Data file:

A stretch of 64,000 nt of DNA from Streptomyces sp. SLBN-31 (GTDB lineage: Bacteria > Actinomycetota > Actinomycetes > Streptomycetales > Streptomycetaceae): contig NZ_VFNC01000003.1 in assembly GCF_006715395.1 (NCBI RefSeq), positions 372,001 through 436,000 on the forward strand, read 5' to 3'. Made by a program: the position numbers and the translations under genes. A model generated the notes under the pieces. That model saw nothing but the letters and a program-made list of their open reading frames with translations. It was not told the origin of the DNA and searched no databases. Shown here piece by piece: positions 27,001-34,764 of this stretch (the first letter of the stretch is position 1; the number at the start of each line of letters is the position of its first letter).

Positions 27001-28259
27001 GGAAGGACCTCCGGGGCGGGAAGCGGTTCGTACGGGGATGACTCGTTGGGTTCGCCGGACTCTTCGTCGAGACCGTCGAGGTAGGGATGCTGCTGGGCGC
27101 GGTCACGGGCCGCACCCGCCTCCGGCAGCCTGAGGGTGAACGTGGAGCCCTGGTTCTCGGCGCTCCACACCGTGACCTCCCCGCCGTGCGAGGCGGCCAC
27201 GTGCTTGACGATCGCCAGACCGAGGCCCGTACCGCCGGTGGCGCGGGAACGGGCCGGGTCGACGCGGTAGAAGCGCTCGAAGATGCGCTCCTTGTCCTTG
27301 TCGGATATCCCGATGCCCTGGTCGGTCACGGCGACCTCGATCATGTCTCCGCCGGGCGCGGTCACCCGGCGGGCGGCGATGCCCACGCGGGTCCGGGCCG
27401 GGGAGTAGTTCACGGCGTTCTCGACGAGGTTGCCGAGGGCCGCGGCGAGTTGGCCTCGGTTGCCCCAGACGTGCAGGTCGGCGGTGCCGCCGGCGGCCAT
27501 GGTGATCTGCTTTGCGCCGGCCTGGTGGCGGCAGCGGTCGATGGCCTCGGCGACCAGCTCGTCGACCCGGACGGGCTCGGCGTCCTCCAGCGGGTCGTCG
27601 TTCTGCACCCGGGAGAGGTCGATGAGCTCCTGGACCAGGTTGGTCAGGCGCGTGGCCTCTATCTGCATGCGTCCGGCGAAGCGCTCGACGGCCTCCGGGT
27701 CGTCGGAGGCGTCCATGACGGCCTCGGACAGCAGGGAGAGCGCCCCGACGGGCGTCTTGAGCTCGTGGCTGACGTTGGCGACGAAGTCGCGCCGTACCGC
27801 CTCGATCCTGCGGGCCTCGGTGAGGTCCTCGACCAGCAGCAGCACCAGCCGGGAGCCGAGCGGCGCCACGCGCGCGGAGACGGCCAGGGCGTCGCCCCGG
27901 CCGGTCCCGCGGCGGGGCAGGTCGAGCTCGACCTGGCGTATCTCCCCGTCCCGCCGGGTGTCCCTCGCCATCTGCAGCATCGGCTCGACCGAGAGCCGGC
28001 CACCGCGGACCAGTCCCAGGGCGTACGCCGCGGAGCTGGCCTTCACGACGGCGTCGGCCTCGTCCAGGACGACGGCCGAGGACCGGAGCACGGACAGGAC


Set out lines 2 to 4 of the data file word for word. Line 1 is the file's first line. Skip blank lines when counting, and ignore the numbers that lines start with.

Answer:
Positions 27001-28259
27001 GGAAGGACCTCCGGGGCGGGAAGCGGTTCGTACGGGGATGACTCGTTGGGTTCGCCGGACTCTTCGTCGAGACCGTCGAGGTAGGGATGCTGCTGGGCGC
27101 GGTCACGGGCCGCACCCGCCTCCGGCAGCCTGAGGGTGAACGTGGAGCCCTGGTTCTCGGCGCTCCACACCGTGACCTCCCCGCCGTGCGAGGCGGCCAC